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Russia tries to stop exit of Western businesses as departures accelerate

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Image of an empty space on a liquor shelf, missing Russian vodka

An empty space in a Virginia store where Russian vodka used to sit. The beverage will no longer be sold at state-controlled stores in Virginia following Russia's invasion of Ukraine. Other liquor stores around the country are joining the boycott. Stefani Reynolds/AFP Getty Images

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Russia’s prime minister said Tuesday that the country will seek to temporarily stop foreign investors from selling Russian assets. It’s a move to stem the exit of Western businesses.

A growing number of businesses have been cutting ties or at least trying to distance themselves from Russia as fighting continues to escalate in Ukraine.

Energy giant Shell joined BP in pulling investments out of Russian energy companies. Automakers including Daimler Truck and General Motors have suspended business with the country, and Hollywood studios have canceled movie releases. Pension funds are weighing calls to divest from Russian assets, and some liquor stores are even boycotting Russian vodka.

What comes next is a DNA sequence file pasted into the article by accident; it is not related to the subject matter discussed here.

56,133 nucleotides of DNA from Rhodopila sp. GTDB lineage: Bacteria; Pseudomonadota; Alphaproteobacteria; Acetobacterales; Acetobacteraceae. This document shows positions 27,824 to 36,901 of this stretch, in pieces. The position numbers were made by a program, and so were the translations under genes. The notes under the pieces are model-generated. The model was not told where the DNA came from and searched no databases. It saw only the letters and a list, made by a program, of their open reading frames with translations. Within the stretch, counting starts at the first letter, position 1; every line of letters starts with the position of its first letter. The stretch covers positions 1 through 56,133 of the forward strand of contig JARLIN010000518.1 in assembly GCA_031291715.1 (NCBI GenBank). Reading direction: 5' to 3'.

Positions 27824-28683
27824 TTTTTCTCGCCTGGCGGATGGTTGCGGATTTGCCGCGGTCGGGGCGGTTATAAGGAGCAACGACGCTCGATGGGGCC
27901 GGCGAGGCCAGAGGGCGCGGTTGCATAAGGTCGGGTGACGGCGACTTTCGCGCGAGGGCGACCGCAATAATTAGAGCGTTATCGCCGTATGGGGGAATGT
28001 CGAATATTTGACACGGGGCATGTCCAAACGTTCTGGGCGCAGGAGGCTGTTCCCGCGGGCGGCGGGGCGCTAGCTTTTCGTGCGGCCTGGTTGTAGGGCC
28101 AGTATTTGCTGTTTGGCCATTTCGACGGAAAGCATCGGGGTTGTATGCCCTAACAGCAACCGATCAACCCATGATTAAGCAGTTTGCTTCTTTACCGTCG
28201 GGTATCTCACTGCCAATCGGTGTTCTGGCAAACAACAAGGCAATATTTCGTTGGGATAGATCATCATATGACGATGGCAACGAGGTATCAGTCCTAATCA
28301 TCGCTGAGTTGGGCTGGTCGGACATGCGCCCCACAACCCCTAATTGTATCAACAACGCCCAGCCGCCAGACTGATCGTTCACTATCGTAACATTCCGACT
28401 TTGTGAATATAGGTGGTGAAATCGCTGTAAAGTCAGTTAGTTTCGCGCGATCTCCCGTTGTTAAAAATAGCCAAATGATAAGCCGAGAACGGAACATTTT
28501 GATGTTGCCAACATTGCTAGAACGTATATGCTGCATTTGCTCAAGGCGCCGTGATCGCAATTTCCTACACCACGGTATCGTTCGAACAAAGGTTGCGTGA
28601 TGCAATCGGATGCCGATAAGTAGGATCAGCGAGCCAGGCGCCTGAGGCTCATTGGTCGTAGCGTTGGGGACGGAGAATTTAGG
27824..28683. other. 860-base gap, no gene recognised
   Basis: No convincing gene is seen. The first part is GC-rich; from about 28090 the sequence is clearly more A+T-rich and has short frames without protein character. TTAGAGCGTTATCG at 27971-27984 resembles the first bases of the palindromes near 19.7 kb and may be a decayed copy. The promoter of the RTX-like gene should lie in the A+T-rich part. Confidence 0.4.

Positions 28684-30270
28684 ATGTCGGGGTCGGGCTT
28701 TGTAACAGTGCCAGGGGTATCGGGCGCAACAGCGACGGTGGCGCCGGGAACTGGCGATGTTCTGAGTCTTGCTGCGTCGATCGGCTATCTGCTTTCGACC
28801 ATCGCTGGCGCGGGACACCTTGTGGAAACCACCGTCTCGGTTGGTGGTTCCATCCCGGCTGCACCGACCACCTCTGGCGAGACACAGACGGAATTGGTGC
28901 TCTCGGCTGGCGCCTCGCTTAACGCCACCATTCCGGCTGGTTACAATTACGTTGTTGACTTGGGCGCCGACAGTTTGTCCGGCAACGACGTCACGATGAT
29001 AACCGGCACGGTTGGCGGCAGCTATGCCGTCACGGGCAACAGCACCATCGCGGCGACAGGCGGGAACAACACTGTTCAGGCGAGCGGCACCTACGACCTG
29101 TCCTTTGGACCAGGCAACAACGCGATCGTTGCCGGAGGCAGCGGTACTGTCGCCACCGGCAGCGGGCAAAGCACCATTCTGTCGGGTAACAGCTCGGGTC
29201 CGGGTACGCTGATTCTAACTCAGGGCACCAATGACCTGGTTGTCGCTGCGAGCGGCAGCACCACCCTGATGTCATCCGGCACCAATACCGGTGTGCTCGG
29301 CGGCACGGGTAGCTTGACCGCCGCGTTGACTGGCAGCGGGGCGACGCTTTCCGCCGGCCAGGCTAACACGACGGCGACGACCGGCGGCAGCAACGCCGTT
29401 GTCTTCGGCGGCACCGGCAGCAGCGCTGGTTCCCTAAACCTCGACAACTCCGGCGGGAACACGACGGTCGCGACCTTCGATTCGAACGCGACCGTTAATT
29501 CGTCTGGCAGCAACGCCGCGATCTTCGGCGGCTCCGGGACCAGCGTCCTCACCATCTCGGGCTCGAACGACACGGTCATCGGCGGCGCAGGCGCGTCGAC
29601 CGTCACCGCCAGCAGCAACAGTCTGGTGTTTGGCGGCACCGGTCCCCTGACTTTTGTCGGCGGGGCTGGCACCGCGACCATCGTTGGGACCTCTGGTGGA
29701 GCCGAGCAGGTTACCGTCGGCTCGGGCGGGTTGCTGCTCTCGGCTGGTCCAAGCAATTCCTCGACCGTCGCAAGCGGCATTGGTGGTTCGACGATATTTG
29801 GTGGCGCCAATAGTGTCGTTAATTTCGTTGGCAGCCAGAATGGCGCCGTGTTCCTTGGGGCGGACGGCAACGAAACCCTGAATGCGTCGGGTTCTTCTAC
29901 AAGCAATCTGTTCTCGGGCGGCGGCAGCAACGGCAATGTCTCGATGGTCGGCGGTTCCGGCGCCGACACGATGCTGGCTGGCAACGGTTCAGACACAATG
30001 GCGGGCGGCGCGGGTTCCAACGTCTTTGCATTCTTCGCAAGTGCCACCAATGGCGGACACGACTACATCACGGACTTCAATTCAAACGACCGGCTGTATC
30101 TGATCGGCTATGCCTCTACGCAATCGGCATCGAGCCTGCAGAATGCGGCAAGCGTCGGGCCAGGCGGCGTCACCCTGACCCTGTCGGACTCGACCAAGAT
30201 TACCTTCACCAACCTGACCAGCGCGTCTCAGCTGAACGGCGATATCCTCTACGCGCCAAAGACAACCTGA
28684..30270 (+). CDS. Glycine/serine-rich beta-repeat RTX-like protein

There have been large-scale repudiations of countries by the global business community before, like the divestment campaign to protest apartheid in South Africa. But this feels different, said Gary Hufbauer at the Peterson Institute for International Economics.

“It’s, it’s really much bigger and much faster,” he said.

While South African divestment took decades, this exodus has happened in a matter of days and from a starting point of much deeper connections, especially for European companies, Hufbauer said.

“They’ve seen it as a very promising market,” he said. “Russia was the place to invest in.”

Companies leaving Russia could be worried they’ll get caught up in sanctions or that the Russian government could seize their assets. But for many, these decisions seem to go beyond business, said Nikos Tsafos with the Center for Strategic and International Studies.

“We’re seeing European companies be willing to say, ‘I’m done, I’m out, I’m willing to write off the whole thing,'” Tsafos said. “I think it just speaks to the psychological impact of this war.”

Of course, he said, there is a risk once firms pull out; they might never be able to get back in.

But for many companies, the risk of alienating the public at home is probably greater, said Daniel Korschun, a marketing professor at Drexel University.

“They know that it’s something that their customers and employees care really deeply about,” he said.

Korschun said expectations for companies to respond to world events have never been higher, and the more that do, the more pressure builds on other business leaders.

“They’re asking themselves, ‘Do I want to be the person who didn’t do something?'” Korschun said.

At least in the case of Russia, he said, there’s a much broader consensus than on the domestic social and political issues companies are now expected to weigh in on.

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